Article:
SALT LAKE CITY (Legal Newsline) – The Utah Supreme Court has sided with state's Third District Court in ruling that a woman allegedly injured during a surgery at LDS Hospital waited too long to file her case.
The Utah Governmental Immunity Act requires plaintiffs to give notice of their claim to the state within a year. Justice John Pearce said in the Aug. 15 ruling that defendant University of Utah, which employed the physician who performed the plaintiff's surgery, is a state entity under the Act.
Plaintiff Cheryl Amundsen argued she was within the timeframe because she filed within a year of when she knew she would have a case against the university. But, the District Court disagreed and dismissed her case.
“Although Amundsen’s surgery took place at LDS Hospital, Amundsen had consulted with her surgeon at a University clinic multiple times and received an itemization from the University for his services,” Pearce wrote.
"This was sufficient information to put a reasonable person on notice that her claim might be against the state. And because Amundsen had reason to inquire long before she filed her notice of claim, her notice was untimely."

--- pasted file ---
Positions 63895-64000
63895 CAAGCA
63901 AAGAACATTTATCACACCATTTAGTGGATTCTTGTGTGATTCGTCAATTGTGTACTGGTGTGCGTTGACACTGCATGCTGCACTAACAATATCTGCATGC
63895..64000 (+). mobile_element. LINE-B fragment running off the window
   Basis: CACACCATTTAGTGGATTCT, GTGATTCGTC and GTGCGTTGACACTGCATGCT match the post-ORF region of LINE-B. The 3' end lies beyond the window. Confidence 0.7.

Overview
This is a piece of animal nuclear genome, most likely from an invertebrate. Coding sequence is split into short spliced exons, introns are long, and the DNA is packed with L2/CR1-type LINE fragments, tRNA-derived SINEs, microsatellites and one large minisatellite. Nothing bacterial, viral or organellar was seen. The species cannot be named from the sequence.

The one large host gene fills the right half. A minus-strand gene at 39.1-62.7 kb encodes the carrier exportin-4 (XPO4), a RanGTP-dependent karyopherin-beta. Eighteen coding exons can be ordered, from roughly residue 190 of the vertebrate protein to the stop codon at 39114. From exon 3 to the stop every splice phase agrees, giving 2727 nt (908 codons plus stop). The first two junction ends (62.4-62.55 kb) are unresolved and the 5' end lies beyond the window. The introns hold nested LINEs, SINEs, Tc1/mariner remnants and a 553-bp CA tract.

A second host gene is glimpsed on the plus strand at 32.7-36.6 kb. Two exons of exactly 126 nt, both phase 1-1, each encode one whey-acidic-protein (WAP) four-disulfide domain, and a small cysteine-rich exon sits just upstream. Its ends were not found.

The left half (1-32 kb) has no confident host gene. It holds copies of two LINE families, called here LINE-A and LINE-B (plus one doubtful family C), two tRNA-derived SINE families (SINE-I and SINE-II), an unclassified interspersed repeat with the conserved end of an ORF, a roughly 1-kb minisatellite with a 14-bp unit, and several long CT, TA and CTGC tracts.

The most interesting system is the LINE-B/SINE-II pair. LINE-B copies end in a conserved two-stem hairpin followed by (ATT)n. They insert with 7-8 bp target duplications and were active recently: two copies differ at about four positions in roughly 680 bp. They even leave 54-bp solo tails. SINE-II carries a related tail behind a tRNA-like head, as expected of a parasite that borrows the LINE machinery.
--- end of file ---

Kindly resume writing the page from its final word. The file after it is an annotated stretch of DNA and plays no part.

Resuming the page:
The ruling states Amundsen visited the University of Utah’s clinic three times over the course of two years from August 2011 to October 2013. Dr. Mark Dodson, who was also a professor at the school, saw her on all occasions. On Oct. 30, 2013, Dodson performed surgery on the plaintiff.
She alleges that he injured her colon during the surgery. Because of this, Amundsen alleges she needed several other procedures and spent months in intensive care.
On Oct. 2, 2014, Amundsen served a notice of intent to move forward with her claims against the University of Utah Health Care, Dodson, and LDS Hospital but she soon dismissed those and moved to amend the complaint to name the university as the defendant. The District Court dismissed the case with prejudice.